The National Ozone Unit jointly with GIZ Proklima organised training sessions on the clearing of refrigerants used in cooling systems for customs and excise officials and clearing agents
Life on earth depends on the ozone layer. It protects us from harmful ultraviolet radiation and thus reduces health-related risks such as skin cancer or eye damage. At the same time, the ozone layer preserves marine and terrestrial ecosystems. The discovery of a thinning of the layer in the 1980s led to the signing of the Montreal Protocol, in which the international community agreed to gradually phase out ozone-depleting substances. Those substances are CFCs and HCFCs, which were mainly used for refrigeration (e.g. in household refrigerators) or air conditioning.
Today, the unauthorised trade of ODS is illegal in most countries. However, each country has its own responsibility to control imports and exports. Clearing agents are key players in preventing illicit trade of ODS across borders. It is important to train officials in the correct clearing of refrigerants used in cooling systems.
In collaboration with the National Ozone Unit in Namibia, through the Ministry of Industrialisation and Trade, GIZ Proklima organised training sessions within this regard. During the first day of the training, clearing agents learned to differentiate between refrigerants and were informed about common misclassifications that lead to data discrepancies that make it difficult for Namibia to report data accurately. Furthermore, the customs and excise officers were taught to be aware of the different smuggling methods such as false labelling on documents and concealment. In the course of this, refrigerant identifier machines were handed over to customs and excise to assist with refrigerant identifications during investigations. In the same vein, training tools & equipment were handed over to the Vocational Training Centre to assist with the training of technicians on the safe handling of environmentally-friendly technology.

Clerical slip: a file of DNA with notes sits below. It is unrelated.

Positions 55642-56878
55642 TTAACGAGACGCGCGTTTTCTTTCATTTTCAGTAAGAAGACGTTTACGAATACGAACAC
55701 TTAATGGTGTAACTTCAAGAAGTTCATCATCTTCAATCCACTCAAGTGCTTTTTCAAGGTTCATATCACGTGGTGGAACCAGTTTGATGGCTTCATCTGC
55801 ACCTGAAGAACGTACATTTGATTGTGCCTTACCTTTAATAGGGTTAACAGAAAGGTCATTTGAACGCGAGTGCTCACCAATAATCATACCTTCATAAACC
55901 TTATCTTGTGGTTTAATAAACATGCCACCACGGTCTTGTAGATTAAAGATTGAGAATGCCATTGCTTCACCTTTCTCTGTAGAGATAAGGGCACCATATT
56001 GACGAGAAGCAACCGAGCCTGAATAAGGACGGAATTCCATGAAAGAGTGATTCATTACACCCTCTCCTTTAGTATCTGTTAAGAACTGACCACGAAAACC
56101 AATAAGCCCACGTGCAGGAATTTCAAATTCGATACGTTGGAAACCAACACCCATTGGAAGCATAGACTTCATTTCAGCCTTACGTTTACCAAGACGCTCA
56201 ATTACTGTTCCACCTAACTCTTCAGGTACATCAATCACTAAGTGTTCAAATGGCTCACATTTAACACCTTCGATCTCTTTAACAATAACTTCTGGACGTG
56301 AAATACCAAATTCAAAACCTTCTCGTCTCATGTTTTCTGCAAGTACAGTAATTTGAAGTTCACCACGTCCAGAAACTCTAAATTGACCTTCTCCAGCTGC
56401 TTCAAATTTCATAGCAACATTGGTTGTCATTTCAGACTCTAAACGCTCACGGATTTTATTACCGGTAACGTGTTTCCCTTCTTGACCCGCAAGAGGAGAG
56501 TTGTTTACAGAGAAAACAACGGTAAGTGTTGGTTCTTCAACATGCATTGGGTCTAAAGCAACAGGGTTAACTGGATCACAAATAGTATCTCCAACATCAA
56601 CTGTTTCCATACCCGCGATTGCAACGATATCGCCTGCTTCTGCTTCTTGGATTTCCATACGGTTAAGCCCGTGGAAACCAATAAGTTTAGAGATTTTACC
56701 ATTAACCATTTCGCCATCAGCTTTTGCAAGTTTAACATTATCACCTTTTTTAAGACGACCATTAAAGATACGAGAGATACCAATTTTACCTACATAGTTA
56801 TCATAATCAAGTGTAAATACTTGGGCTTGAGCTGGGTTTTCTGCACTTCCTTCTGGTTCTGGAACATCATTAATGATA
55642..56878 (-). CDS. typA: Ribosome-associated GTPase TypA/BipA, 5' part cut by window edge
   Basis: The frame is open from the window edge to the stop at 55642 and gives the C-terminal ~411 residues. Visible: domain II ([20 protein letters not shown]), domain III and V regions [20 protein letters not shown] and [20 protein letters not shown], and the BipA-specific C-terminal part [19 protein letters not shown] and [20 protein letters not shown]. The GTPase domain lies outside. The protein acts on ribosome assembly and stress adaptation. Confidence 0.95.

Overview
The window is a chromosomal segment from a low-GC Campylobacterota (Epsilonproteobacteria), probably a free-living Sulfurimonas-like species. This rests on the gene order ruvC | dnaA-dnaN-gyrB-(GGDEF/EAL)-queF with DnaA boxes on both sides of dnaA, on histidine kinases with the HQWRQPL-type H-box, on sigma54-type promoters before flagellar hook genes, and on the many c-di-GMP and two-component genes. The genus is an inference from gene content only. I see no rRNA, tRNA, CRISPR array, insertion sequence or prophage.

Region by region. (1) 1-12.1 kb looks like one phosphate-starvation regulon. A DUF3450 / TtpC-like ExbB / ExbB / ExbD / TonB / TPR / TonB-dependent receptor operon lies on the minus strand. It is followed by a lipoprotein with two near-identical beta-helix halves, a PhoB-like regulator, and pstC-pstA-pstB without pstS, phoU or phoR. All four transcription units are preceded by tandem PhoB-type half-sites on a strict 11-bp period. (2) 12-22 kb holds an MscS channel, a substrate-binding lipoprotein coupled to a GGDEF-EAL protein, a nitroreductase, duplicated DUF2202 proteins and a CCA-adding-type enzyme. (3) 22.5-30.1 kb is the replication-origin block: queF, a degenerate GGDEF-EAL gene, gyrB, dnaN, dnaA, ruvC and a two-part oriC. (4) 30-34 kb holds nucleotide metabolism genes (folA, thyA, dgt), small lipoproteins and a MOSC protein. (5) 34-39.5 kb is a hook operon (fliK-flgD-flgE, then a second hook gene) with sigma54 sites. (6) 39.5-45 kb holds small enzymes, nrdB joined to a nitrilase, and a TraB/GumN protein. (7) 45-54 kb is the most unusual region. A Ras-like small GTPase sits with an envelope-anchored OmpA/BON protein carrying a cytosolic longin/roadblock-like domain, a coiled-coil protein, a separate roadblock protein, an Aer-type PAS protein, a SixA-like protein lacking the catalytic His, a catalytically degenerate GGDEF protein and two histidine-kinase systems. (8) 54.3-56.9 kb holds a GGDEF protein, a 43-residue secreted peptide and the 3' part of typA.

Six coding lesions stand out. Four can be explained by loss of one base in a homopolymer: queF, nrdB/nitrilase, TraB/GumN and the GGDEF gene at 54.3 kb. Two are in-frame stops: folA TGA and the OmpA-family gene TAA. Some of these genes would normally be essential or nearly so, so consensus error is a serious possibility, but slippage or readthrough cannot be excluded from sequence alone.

The trade of refrigerants is monitored by the NOU and requires accurate identification to avoid misclassifications. In this way, the NOU ensures the viability of the annual statistical data that is reported as part of Namibia’s obligation under the Montreal Protocol.